If you are interested in playing the drums, it is fairly easy to start, but while many end playing drums, few actually play it them well.
One of the reasons for this is that they are self taught, and while there are the select few that become great at their instrument, the sad truth is that most self taught drummers end up wandering off and developing faltering techniques.
Below is a general guide on what you need to get the most out of your drums, and buy a drum kit that fits you and your playing style.
Setting Up a Budget
Whether or not you are going to pay for lessons, drumming can get expensive fast. You can't just buy a drum set and start whacking away at them. It's important to set aside enough money to purchase a drum kit, the hardware and cymbals (most drum kits don't include these), a seat, plenty of drum sticks and a metronome.
A question commonly asked by new drummers is if they should purchase a cheap kit and see if they even like it at all, or get a higher end model. Depending on your budget, if you can afford it I say definitely get a higher end model. This way you won't outgrow it soon after you start learning how to play, and later down the road you can even use it to play live shows with a band you might form.
To start your drumming comfortably, I would recommend having at least $1,000 on hand. This will be enough to get a high quality entry level kit, plenty of drum sticks and a metronome, as well as all of the hardware and cymbals you might need.
Should You Get a Drum Teacher?
While this guide was mostly written to help self taught drummers, I think it's important to at least talk about the possibility of getting a drum teacher. If you have ever tried to teach anything yourself and failed because you either lost focus, didn't know where to start or you weren't disciplined enough to keep going or practice, I would definitely recommend searching for a teacher.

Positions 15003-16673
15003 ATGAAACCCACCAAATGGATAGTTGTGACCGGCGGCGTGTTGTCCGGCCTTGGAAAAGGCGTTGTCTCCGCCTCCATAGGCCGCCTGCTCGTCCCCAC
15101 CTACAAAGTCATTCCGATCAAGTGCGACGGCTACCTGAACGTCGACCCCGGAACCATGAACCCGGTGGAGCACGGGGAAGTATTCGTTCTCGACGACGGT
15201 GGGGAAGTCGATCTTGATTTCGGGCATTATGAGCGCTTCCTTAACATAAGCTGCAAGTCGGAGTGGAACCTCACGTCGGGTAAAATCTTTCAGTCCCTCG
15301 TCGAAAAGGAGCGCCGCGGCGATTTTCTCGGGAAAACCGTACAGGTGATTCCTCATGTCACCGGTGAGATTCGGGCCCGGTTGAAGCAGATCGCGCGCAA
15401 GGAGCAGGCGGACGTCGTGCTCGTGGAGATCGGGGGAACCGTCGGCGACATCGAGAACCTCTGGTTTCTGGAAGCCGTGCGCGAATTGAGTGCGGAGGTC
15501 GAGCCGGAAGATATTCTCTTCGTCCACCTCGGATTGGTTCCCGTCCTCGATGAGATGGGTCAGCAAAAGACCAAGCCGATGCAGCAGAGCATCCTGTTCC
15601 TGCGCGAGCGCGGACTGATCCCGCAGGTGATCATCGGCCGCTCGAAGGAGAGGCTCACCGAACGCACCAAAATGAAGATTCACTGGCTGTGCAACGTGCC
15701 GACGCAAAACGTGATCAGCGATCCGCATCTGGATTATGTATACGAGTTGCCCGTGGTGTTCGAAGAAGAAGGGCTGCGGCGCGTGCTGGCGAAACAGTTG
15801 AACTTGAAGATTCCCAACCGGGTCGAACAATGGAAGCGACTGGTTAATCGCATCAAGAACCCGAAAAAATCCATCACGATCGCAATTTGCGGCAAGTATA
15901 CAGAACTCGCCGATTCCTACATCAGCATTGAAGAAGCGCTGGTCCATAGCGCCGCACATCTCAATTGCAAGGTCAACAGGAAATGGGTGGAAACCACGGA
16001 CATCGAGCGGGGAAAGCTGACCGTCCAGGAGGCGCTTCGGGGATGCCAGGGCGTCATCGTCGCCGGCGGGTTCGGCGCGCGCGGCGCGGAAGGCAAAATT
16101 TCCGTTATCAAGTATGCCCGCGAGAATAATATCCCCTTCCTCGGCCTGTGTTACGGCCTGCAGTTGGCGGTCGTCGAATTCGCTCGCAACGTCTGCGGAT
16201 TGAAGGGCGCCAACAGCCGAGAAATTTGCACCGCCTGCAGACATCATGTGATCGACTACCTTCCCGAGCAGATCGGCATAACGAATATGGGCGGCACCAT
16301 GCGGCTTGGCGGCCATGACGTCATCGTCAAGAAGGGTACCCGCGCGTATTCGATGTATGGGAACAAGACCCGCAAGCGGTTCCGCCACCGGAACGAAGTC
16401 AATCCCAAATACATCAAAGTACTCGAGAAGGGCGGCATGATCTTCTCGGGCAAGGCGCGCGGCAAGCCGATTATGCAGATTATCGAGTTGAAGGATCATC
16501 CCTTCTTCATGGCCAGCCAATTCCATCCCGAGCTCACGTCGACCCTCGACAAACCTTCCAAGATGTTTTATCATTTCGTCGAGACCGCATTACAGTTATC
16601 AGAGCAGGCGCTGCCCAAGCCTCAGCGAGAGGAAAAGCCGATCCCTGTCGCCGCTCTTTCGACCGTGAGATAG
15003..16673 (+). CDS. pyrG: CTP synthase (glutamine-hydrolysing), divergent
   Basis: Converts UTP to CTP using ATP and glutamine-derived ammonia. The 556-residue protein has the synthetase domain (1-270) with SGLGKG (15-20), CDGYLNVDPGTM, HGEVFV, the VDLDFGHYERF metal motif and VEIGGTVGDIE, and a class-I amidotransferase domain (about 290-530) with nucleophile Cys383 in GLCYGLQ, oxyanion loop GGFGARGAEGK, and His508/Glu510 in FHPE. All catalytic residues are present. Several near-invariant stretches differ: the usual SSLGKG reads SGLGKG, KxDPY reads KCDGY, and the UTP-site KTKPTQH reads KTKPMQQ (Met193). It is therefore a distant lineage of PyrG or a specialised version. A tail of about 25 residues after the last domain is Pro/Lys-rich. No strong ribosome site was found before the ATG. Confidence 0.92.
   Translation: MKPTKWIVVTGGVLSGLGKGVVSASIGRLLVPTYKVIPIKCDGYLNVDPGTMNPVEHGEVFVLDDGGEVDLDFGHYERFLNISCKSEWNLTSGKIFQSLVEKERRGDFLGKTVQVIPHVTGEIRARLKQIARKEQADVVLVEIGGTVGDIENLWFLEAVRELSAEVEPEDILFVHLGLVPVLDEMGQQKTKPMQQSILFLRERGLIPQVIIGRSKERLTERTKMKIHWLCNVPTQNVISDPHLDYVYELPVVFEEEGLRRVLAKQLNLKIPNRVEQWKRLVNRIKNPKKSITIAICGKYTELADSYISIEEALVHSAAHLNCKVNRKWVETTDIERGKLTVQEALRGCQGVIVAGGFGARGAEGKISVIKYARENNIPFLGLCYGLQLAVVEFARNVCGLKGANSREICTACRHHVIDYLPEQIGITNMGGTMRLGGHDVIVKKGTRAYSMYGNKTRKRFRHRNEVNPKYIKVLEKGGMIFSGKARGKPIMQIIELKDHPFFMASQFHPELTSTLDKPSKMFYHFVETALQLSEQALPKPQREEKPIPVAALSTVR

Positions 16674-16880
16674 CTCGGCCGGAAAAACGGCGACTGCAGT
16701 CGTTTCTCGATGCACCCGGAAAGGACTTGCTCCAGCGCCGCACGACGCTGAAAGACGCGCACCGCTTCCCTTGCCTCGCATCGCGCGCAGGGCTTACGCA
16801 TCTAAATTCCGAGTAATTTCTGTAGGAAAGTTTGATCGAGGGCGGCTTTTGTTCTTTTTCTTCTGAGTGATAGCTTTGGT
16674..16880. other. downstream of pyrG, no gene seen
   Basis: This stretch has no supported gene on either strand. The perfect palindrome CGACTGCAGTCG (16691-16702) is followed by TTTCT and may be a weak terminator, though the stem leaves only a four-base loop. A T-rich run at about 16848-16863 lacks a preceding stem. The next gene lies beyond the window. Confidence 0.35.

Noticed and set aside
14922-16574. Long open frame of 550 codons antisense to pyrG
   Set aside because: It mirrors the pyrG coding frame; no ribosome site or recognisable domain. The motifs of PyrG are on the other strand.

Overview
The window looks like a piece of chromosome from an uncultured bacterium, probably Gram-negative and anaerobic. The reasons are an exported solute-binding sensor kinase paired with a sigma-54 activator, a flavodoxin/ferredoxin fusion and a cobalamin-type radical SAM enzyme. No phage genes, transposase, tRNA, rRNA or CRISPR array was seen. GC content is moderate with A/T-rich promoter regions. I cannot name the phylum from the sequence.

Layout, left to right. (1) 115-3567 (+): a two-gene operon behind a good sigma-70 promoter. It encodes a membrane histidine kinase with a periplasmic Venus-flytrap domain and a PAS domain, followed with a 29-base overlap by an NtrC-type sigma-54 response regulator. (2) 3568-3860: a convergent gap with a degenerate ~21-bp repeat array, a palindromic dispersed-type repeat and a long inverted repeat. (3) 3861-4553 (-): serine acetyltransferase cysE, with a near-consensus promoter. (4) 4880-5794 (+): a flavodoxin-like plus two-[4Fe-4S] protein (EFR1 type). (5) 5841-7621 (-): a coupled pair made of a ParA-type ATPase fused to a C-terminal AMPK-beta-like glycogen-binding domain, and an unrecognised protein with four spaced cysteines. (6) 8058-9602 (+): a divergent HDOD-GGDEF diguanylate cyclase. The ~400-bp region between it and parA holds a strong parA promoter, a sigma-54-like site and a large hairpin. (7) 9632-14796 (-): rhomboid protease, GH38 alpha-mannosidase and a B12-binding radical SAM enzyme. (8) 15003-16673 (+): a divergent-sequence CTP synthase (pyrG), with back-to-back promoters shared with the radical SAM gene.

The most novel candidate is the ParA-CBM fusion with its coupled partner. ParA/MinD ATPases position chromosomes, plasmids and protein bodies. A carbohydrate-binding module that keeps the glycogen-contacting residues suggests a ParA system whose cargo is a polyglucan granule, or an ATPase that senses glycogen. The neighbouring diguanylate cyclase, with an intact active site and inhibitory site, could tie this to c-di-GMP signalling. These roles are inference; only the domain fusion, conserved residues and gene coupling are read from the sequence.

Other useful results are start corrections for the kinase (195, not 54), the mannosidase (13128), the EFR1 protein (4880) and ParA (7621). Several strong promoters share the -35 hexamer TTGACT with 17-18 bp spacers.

The right instructor will stress the importance of strong foundational skills, teach you what you want to learn and change his methods to help you learn easier. Scout local ads, music shops and online ads to find a teacher. Ideally you'd want a teacher that doesn't have too many students so they aren't in danger of burning out, and make sure he doesn't charge too much. Compare prices from various different resources so you get an idea of what you'll be paying for drum lessons.
The Different Between Playing and Practicing
Throughout the eight years that I've been a music teacher, only one thing really bothered me that many of my students did; I would give them a homework assignment, and the following week when we met again they would cheerfully claim that they were practicing all week. Upon playing the assignment back to me, I would notice the same mistakes as last week still present, only this time the student could play it faster.
First of all, faster does not mean better. The slower you learn a piece, the faster you will be able to perfect it. Secondly, there is a big different between playing all week and practicing all week. To play the piece means to just regurgitate it as you remember it. Mistakes are going to stay, and there will be very little improvements. Practicing, however, means that you sat down, played the piece, analyzed it, observed what you did incorrectly and then work to correct it.
Now that you have a basic idea of what you'll need to start drumming, you are ready to purchase your drum kit. When you first get it and everything is set up to your liking, I personally recommend not thinking about any lessons or technique for the first week and just bash away at them. After you get the initial novelty out of your system, then you will be ready to learn technique. Drums are great fun and a brilliant way to let out some energy. The fruit of your labor will come in the form of a band that plays the music you love, and who knows, you might even play live shows down the road.